Can ANYONE Really Do Ashtanga Yoga?

Gregor-Maehle-Ashtanga-Yoga-Teacher-Tokyo-Workshop
Yoga Scholar Gregor Maehle says that Ashtanga Yoga really is for everyone, including those with inflexible bodies. Gregor (seen here giving a workshop in Tokyo recently) explains how physical limitations can often lead to a deeper understanding of the practice and ultimately your spiritual self. Book now for Gregor’s workshop at our Centre in September which he is running alongside fellow Ashtanga Scholar Dr Monica Gauci.

Yoga Scholar Gregor Maehle outines why Ashtanga Yoga is for everyone and not just the physically gifted.

Gregor Maehle and partner Dr Monica Gauci will hold part-time Level 1 (200 hour) teacher training at the Ashtanga Yoga Centre of Melbourne over 13 months beginning in September 2017.  

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Can Anyone Really Do Ashtanga Yoga?

There is a misconception out there that Ashtanga Yoga is really only for the young and fit and that if you are unfit or not flexible enough you will not be able to do it. In this article I will address this misconception and show that Ashtanga Yoga is an ancient spiritual discipline that can be practiced by all.

Somehow during the transmission into Western culture it lost its spiritual background and acquired instead a very rigid practice format. Today the fancy-posture-pic social-media projects espouse the myth that you can attain self-love and self-respect once you have achieved prowess in asana (posture). By participating in this myth we are simply transferring the current paradigm of our society, i.e. we can love and accept ourselves as we are only once we have achieved educational or material prowess, onto yoga. I don’t know how you feel about this but I started yoga in an attempt to leave this paradigm behind as it had done me no good.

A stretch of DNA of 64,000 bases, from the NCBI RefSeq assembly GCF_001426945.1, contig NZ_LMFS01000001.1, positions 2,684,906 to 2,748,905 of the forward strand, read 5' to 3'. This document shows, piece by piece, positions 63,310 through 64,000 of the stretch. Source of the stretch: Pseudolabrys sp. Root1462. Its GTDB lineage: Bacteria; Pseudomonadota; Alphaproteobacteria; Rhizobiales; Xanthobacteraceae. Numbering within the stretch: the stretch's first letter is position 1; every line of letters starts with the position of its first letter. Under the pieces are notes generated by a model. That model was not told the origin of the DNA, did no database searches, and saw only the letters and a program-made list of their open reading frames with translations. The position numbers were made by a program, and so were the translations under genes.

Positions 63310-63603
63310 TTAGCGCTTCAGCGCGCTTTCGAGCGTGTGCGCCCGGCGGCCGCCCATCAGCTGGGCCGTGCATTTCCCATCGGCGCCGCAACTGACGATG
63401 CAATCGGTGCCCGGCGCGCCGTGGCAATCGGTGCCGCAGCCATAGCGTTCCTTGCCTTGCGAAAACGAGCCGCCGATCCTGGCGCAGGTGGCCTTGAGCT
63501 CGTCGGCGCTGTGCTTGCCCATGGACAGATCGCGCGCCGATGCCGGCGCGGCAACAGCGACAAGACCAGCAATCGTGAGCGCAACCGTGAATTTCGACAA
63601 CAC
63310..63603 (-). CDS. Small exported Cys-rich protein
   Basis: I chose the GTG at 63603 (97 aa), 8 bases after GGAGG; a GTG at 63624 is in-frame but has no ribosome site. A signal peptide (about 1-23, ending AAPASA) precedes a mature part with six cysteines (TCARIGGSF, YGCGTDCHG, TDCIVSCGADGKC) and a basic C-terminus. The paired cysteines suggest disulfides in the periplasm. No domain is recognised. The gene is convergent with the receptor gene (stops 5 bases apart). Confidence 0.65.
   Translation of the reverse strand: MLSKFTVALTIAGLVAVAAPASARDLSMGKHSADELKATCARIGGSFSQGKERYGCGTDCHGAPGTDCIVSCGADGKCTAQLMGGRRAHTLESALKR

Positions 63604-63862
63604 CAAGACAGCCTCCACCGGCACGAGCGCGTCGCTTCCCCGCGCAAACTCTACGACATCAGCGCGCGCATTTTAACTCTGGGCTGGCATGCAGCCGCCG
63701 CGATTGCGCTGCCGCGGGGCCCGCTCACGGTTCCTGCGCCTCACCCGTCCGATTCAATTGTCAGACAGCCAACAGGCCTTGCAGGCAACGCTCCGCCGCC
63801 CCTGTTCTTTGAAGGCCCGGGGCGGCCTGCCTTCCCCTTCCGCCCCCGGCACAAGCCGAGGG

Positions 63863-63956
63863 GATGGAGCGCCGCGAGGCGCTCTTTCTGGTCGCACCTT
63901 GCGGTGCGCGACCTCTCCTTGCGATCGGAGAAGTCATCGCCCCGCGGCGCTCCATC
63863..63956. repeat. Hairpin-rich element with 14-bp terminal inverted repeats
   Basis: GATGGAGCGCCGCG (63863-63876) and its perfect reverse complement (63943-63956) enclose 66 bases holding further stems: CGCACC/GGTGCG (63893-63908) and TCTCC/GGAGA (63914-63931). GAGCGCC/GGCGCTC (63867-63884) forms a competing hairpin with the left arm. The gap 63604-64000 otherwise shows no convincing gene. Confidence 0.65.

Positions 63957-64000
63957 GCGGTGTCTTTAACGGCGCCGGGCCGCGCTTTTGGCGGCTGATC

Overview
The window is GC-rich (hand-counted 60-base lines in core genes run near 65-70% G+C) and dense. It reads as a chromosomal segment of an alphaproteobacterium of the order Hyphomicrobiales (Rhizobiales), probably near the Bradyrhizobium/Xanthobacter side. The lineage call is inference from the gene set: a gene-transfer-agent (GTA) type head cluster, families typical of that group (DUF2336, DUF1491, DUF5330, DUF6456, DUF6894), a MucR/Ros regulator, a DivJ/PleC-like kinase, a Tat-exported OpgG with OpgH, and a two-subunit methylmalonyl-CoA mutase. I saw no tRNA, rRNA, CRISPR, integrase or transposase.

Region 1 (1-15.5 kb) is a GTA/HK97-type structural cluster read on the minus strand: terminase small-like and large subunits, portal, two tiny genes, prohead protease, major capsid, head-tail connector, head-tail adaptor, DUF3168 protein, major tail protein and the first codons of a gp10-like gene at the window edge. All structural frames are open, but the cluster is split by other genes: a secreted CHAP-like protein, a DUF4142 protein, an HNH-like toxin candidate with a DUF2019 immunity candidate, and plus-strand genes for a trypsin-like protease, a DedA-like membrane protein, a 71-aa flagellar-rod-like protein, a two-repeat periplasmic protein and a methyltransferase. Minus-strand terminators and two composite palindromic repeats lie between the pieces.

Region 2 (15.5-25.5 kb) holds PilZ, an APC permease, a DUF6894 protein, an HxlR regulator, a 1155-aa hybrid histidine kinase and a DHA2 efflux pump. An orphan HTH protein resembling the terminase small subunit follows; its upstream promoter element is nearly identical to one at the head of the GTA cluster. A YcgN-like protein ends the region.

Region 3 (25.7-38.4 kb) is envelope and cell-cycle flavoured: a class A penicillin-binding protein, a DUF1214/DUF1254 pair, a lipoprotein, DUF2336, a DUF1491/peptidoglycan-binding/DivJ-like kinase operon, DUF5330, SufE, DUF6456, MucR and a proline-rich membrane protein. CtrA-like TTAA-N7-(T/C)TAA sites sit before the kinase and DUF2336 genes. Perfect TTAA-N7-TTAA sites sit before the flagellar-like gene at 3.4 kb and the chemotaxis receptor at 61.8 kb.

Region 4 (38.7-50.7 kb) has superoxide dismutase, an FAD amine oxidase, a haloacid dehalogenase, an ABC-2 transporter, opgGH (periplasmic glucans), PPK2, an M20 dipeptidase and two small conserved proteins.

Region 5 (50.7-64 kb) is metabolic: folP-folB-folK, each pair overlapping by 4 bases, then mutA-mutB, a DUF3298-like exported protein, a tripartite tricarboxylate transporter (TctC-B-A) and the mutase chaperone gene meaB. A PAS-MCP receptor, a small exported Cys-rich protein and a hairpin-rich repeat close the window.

I am practicing yoga now for almost 40 years and out of those, Ashtanga has been my mainstay for almost three decades. During the last two decades I focused a lot on training teachers and initially I subscribed to another modern Ashtanga myth that to be a promising Ashtanga apprentice you must be physically gifted. However, I observed that many of my physically promising students did not go on to become great teachers. On the other hand there were many students at whom due to their physical limitations I initially sneered at, who went on to become excellent teachers. This is comparable to many other arts in life where the great trainers are not necessary the ones that are gifted in a particular discipline.

To be gifted can mean that you do not have to enquire deeply into what’s necessary to succeed since you anyway can already do what’s required. On the other hand if you are not gifted this can provoke a deep inquiry into what needs to be done to succeed. This in turn can lead to the capacity to convey that to other students who have similar problems. I therefore believe today that it is good for a teacher to have a problematic body themselves so that they can learn how to heal it.

Modifying the asana practice

The most important thing I understood about yoga is that it is not that the students are there for the yoga but that the yoga is there for the students. That means that if the practice does not serve the current needs of the student it must be adapted until it does. This is a maxim that was pointed out by Shri T Krishnamacharya but is often lost today.  Some of the key issues that would lead us to adapt the practice are knee issues, shoulder problems and flexion dominance. Of course there are many more but this is simply an article and not a book that addresses them all.